The answer to the question “Is freedom a radical idea” is:  no and yes. Let me explain.

Starting with the “no”:  Most children grow up learning the libertarian, or nonaggression, ethic. Parents say: “Don’t hit, don’t take other kids’ stuff without asking, and don’t break your promises.” Nothing radical – in the sense of out of the mainstream — there. It neatly translates into: Respect life, liberty, and property, and honor your contracts.

Most people carry these principles with them into adulthood. They avoid common-law crimes against persons and property, not because they are afraid of the cops but because criminal behavior conflicts with living the life they want to live.

Libertarianism can be seen therefore as merely a plea for the consistent application of these rules to and for everyone. It’s Spencer’s Law of Equal Liberty.

Now let’s move on to the “yes.” In the political realm, freedom has been a radical idea indeed, the exception. There the rules are different. The State — that is, certain special individuals — may “legitimately” do what you and I can’t do. If you or I kill when our lives are not in mortal danger, it is called murder. When the State does it, it is called war, or counterinsurgency, or capital punishment. If you or I, threatening force, demand money from our neighbors for their protection or to do good works, it is called robbery. When the State does it, it’s called taxation. If you or I impress someone into service against his or her will, it’s called slavery. If the State does it, it’s called conscription or national service. Etc. Etc. Etc.

Why these differences? Many reasons have been offered throughout the millennia. The State was said to be the deity’s agent on earth. It was said to embody the general will. And it was said to operate by the consent of the governed.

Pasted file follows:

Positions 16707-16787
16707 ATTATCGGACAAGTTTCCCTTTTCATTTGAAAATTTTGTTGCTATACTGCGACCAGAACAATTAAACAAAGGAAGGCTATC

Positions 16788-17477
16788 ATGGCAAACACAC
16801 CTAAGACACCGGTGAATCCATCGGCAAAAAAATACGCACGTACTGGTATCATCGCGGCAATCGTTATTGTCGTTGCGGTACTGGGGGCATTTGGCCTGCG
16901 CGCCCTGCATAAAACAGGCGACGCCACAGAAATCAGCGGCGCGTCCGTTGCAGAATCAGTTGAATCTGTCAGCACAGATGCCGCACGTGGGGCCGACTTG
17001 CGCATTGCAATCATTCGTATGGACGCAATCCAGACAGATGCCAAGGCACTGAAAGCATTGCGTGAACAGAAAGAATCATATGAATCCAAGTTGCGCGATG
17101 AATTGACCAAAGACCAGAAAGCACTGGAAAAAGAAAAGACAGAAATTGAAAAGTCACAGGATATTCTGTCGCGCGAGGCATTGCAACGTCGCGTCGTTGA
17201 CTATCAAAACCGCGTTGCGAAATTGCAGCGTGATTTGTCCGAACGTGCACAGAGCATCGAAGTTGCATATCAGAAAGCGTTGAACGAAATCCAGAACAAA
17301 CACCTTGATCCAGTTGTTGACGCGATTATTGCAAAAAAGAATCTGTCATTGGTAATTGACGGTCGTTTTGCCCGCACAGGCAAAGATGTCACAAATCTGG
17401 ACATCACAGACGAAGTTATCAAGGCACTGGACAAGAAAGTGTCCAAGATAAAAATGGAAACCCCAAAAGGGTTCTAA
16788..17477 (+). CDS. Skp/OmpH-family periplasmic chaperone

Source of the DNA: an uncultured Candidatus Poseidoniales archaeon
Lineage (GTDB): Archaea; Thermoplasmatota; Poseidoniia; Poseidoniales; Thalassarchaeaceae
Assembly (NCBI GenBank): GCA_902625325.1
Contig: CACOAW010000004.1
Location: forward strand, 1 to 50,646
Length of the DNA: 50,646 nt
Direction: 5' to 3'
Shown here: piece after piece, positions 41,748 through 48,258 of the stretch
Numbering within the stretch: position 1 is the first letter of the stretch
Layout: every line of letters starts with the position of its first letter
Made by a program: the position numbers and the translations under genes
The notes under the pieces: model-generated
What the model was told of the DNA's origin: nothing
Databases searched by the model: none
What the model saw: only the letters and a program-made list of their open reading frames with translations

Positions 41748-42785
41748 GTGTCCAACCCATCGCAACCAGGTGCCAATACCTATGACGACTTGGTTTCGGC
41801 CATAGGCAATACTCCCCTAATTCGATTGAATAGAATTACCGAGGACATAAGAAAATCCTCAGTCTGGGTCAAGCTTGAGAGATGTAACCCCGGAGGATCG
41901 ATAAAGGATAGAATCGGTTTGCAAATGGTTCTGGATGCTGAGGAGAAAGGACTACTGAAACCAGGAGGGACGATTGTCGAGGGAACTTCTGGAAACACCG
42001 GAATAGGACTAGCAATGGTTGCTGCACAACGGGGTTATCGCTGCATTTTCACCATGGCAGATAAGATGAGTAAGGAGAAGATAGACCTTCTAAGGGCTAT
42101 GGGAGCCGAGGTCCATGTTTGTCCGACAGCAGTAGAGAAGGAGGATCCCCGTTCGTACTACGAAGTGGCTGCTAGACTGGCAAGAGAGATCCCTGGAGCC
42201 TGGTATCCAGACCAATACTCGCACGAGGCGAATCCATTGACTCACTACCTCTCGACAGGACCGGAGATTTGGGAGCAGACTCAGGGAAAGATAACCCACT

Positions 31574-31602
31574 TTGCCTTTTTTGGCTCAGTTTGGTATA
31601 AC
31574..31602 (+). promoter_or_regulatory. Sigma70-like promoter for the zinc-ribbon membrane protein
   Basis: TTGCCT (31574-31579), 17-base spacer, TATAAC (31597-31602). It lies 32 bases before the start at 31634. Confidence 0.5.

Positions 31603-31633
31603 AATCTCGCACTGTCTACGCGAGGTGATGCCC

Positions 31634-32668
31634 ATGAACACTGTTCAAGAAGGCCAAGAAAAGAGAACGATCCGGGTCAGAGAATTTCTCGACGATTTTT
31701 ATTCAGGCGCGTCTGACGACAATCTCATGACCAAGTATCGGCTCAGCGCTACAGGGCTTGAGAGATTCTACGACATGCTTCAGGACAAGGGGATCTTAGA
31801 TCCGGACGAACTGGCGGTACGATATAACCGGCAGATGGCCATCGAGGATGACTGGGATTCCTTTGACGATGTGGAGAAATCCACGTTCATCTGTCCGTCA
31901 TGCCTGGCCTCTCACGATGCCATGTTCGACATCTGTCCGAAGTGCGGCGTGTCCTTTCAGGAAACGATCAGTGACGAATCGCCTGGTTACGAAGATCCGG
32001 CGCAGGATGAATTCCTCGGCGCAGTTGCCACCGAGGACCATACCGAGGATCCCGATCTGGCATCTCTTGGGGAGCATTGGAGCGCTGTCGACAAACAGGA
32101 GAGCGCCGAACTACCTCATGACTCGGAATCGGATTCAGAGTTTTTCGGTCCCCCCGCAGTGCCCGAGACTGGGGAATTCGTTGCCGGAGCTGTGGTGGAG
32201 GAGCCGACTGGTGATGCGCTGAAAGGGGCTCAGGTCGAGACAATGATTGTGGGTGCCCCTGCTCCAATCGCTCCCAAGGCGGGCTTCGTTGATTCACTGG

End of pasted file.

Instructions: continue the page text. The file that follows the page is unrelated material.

Regardless of the rationalization, the State, by a process of moral alchemy, or moral laundering, claims to turn bad things into good. By this ideology, rulers have kept the idea of freedom tightly contained, when it is in effect at all.

Freedom Far Removed

Thus throughout history, and with only the rarest of exceptions, freedom has been far removed from the center of political events — even during that ostensibly exceptional period, say, 1776-1901. This is not to say the idea of freedom played no role whatever (the Declaration of Independence was a gleaming embodiment of the idea), but most of the time, it did not play the fundamental role that we tend to believe.

Contrary to popular sentiment, for example, freedom was not the driving force along the road to the Constitution (pdf), which has been fairly called a counterrevolution. We need only remind ourselves that the Constitution came after the Articles of Confederation, which (for all its faults) had deprived the national quasigovernment of both the power to tax and the power to regulate trade. (Can you imagine?) Those omissions, which Madison, Hamilton, and other leading founders regretted so badly, were “corrected” in Philadelphia in 1787. (Albert Jay Nock called it a coup d’état.) The warnings of the prophetic Antifederalists were ignored, and except for Jeffersonian respites now and again, we’ve lived with the predictable consequences ever since. John Taylor of Caroline and others were complaining about big government in the early 1800s!